I don't really write a lot of movie reviews here (unless you count raving about Disney cartoons), but there is a film out that you have to see: The Trip (watch the trailer here).
It's in limited release - why? because it's British? - so you won't find it at Hoyts or most Village Cinemas, but you can find it at the delightful Rivoli in Camberwell Junction, yay!
The Trip was originally made as a six-episode series on the BBC. In fact, the very same footage was used, but edited more tightly. This is a good thing, because the series was heavily improvised by the two main performers (Steve Coogan as Steve Coogan and Rob Brydon as Rob Brydon).
Coogan and Brydon are a pair of successful comedians, both household names in Britain. In the film, the two are travelling in the north of England, reviewing a series of restaurants. Coogan originally planned the trip as a romantic outing with his American girlfriend, but things have gone sour. So Coogan reluctantly invites Brydon. Cue a barrage of comic sparring, as the two old friends alternate between being comically in-tune, then psychically at-odds with one another.
Both men are brilliant comedians, and they make a great comic match, but their careers and their worldviews are profoundly different. Since his early TV success in the '90s, Coogan has been featured in plenty of tabloids, known for living somewhat of a rockstar social life. On the other hand, since those successes his career has diverged into more artistic territory with critically acclaimed film roles firmly outside of the mainstream. Brydon, on the other hand, has channeled his comedy via more a traditional route of TV roles, standup and TV comedy panels (QI, anyone?). He is happily married with several children.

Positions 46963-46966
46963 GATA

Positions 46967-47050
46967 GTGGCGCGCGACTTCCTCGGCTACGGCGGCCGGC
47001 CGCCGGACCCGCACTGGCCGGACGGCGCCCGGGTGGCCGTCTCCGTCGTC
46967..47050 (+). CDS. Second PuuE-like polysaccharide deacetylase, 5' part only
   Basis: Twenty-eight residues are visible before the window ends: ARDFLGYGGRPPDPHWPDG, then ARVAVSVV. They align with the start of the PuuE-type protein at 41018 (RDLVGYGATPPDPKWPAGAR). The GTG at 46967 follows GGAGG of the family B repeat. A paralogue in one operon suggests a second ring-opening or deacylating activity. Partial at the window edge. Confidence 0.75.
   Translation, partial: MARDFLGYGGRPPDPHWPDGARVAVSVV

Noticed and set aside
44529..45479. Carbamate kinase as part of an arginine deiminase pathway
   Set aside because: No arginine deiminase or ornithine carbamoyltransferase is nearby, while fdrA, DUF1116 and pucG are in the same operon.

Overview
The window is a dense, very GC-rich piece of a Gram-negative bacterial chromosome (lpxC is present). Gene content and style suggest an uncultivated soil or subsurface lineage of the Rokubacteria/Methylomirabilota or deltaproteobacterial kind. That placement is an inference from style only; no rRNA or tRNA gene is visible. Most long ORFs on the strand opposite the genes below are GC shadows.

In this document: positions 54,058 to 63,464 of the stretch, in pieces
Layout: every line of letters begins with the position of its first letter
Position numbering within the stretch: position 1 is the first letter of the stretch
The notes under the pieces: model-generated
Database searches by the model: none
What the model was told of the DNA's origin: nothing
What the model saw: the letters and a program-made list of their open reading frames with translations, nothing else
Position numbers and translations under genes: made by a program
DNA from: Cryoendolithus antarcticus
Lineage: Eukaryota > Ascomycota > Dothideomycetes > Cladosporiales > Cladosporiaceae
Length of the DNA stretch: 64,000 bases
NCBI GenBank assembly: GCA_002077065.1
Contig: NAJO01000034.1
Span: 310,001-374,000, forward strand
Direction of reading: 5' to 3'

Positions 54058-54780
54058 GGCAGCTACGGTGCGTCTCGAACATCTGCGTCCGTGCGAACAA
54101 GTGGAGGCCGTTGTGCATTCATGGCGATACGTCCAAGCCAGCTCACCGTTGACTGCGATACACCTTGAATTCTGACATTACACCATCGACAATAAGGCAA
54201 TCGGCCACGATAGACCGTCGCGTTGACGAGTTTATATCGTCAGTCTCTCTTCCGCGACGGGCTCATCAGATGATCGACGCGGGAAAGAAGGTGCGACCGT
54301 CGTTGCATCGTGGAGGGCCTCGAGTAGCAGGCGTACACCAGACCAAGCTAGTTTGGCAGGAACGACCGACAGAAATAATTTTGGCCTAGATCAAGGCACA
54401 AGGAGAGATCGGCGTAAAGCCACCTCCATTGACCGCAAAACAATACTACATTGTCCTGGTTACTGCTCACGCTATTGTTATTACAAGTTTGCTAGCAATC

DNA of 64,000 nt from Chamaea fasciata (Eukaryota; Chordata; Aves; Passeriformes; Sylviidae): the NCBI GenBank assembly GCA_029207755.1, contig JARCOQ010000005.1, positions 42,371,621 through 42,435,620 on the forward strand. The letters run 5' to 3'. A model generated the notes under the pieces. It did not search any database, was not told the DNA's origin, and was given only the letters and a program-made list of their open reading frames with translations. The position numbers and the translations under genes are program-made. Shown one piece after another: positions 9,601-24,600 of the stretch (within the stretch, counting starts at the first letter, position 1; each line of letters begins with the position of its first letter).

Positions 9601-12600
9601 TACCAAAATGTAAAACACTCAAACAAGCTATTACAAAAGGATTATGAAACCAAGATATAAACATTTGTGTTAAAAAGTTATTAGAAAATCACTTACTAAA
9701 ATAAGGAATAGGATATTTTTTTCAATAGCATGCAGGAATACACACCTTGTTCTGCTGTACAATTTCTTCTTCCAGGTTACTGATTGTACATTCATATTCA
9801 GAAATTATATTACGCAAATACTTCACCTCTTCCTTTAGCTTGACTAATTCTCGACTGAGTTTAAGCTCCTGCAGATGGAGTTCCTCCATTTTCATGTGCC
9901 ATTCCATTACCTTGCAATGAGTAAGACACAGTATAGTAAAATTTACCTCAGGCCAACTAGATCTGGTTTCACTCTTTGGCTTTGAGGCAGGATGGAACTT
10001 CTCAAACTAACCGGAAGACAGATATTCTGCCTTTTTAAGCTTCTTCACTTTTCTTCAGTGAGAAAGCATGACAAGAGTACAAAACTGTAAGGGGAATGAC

The film presents an almost alpha-beta dynamic between them - Brydon is asked at one point, "Are you his assistant?" But Brydon is unconcerned with going unrecognised. He is the unsensational one; a family man who employs the stuttering voice of Hugh Grant to have nightly phone sex with his wife. Coogan's dreams are grander. His relationships are complex, broken but not lost. He views his career with more ambition, and more disappointment.
The comedy in this film is organic, borne out of a genuine relationship between two very different comic artists and friends. I wonder how much of the melancholy comes from the same place. I can tell you that the film's soundtrack contains a piano rendition of this theme (and that I recognised it, because I am awesome).
The Trip is a question to creative people - to all people, really: would you rather a career filled with evanescent moments of profound success; or one of consistency, of gradual ascension, balance, but never, perhaps, a place in the sun?